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06.21.16

Report: A Boon for Banking, Payment Apps as Mobile Attachment Grows

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Americans are more reliant than ever on mobile devices to manage their finances, presenting a major opportunity for providers of emerging payments services like mobile wallets and P2P, according to a new study from Bank of America. The bank’s third annual Trends in Consumer Mobility Report collected and analyzed data from more than 1,300 U.S. adults over the age of 18 who have a bank account and own a smartphone.

Among the report’s key findings was the degree to which consumers—especially millennials—are attached to their smartphones. Thirty-nine percent of respondents age 18 to 34 reported interacting with their phones more than their significant other, parents, friends, children or co-workers during an average day. Among all respondents, that figure was 29 percent. And banking is a major part of that mobile device interaction, the report showed. In fact, 54 percent of those polled reported using a mobile banking app—up from 48 percent in last year’s survey. Among millennials, banking app usage jumps to a whopping 75 percent. The most common use of a banking app was checking balances and statements, which was done by 85 percent of respondents, followed by transferring funds between accounts (58 percent), paying bills (52 percent) and depositing a check (47 percent).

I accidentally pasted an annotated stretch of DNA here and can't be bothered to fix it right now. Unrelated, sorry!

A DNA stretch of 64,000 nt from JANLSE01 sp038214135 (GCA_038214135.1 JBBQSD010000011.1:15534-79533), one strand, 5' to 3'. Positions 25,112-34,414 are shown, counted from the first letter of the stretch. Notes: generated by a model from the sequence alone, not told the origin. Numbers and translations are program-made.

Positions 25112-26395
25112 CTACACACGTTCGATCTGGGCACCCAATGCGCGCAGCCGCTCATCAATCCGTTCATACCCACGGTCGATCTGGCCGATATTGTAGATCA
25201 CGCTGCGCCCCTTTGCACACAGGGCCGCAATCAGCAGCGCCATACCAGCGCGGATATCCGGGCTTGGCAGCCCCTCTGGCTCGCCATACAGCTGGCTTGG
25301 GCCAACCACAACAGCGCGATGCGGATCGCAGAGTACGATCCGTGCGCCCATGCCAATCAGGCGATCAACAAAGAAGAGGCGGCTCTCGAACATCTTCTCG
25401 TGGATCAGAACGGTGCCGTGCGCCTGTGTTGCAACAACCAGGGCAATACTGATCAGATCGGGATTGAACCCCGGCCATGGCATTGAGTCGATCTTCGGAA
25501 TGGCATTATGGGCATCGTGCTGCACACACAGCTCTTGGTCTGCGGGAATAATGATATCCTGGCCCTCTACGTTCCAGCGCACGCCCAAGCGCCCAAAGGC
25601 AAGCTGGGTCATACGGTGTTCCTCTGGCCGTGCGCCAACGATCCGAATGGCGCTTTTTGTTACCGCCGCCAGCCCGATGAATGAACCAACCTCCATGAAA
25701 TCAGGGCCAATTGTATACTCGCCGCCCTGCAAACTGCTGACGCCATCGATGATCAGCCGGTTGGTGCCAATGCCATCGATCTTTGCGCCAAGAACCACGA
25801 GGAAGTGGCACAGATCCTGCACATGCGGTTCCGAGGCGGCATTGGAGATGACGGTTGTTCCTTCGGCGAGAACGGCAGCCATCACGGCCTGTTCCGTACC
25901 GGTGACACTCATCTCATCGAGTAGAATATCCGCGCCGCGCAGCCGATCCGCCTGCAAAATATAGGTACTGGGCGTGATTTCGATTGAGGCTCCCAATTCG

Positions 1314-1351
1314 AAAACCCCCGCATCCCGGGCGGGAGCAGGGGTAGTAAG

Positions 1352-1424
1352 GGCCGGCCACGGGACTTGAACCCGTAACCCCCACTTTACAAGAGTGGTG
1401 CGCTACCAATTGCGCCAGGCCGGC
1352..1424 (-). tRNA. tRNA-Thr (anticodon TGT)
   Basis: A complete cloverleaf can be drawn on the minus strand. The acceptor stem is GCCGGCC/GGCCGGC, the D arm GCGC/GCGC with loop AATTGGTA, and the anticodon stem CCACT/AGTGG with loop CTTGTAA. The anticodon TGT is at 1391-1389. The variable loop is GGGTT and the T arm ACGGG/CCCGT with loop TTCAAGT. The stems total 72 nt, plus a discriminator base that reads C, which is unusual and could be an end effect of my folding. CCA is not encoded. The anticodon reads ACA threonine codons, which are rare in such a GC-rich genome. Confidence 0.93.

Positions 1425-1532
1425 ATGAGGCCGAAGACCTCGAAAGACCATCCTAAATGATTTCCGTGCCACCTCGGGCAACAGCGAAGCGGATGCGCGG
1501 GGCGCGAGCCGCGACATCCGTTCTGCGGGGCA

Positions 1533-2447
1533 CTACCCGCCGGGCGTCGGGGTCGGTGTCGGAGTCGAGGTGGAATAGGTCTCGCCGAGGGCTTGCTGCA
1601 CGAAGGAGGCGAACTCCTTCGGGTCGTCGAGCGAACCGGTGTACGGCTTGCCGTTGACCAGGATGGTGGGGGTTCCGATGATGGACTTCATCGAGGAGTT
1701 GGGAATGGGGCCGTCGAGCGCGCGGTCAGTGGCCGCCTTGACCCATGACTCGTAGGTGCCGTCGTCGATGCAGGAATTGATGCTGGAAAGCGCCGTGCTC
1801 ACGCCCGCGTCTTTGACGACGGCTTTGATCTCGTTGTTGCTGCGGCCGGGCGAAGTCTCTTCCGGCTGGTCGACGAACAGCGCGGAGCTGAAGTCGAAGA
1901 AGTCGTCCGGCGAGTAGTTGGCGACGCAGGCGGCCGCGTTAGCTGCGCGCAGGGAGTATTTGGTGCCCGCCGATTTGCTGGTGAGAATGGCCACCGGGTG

Notably, alerts delivered via mobile banking app have proven to be especially effective in reaching consumers; 71 percent of respondents who use an app have taken action as a result of an alert. Mobile is quickly gaining ground in payments as well, the study found. Forty percent of respondents would use or already use a smartphone to make in-store payments at POS, up from 34 percent in 2015. Mobile P2P rated even higher, with 57 percent of respondents saying they would or already do use a mobile-based money transfer service.

Looking ahead, the survey foretells a bright future for mobile payments as they continue to gain ground on more traditional payment forms. More than half (51 percent) of respondents predicted that within the next decade, children currently under 18 won’t use cash, and 41 percent predicted they won’t use plastic payment cards.

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